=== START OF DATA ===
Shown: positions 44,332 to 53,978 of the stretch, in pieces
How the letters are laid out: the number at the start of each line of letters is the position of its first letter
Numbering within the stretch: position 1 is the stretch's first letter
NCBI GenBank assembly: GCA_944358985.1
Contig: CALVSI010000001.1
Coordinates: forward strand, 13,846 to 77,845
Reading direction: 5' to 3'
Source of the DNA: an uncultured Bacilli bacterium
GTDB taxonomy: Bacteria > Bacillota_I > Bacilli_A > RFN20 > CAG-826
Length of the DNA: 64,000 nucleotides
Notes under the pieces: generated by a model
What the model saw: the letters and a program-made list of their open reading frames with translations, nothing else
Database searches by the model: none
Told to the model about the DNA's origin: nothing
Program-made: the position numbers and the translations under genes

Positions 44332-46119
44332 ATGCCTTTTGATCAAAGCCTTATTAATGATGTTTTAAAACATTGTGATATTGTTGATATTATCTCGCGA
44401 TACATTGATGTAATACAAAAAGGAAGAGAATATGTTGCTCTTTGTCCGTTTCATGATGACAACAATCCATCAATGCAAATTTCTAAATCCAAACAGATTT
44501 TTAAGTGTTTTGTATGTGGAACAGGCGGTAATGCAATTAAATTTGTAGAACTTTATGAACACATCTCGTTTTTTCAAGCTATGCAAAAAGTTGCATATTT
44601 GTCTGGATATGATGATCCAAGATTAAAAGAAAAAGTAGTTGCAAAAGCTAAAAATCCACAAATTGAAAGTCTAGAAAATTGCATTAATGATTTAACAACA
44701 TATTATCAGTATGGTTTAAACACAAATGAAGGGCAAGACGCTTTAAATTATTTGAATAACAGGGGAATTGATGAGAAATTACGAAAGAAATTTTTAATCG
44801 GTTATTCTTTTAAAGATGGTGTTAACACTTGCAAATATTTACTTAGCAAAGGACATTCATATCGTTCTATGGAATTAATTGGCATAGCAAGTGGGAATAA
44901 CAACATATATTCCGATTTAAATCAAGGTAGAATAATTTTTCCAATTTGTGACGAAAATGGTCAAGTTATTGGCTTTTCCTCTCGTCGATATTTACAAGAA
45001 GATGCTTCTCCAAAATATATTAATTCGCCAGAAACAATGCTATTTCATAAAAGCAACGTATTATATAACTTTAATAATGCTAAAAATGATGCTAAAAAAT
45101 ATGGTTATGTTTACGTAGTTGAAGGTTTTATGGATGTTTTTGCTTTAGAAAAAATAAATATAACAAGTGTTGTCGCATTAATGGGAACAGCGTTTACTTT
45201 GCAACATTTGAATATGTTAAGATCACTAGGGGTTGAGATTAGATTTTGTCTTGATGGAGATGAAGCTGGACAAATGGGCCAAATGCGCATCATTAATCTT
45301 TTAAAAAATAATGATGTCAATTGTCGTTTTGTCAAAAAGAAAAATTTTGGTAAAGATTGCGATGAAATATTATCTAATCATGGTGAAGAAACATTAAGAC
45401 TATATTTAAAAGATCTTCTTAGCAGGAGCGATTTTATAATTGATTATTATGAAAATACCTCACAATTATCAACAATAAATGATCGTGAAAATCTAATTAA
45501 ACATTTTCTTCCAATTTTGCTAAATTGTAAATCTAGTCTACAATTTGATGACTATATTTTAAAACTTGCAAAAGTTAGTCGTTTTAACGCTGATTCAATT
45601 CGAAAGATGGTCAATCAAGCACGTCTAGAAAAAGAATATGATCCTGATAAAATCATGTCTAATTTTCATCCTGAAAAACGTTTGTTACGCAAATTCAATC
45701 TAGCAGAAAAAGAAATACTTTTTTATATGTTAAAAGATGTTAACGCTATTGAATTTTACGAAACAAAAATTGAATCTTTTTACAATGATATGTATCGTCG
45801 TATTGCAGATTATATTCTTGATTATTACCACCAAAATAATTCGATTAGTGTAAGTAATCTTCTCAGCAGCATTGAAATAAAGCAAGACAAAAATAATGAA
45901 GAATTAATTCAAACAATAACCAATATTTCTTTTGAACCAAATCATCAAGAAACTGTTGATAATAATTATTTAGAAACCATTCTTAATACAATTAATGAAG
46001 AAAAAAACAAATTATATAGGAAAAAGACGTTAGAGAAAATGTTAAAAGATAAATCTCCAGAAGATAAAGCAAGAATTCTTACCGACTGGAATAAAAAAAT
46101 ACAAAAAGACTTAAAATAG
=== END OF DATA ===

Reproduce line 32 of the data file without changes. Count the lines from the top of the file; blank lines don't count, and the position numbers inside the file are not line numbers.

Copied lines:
45801 TATTGCAGATTATATTCTTGATTATTACCACCAAAATAATTCGATTAGTGTAAGTAATCTTCTCAGCAGCATTGAAATAAAGCAAGACAAAAATAATGAA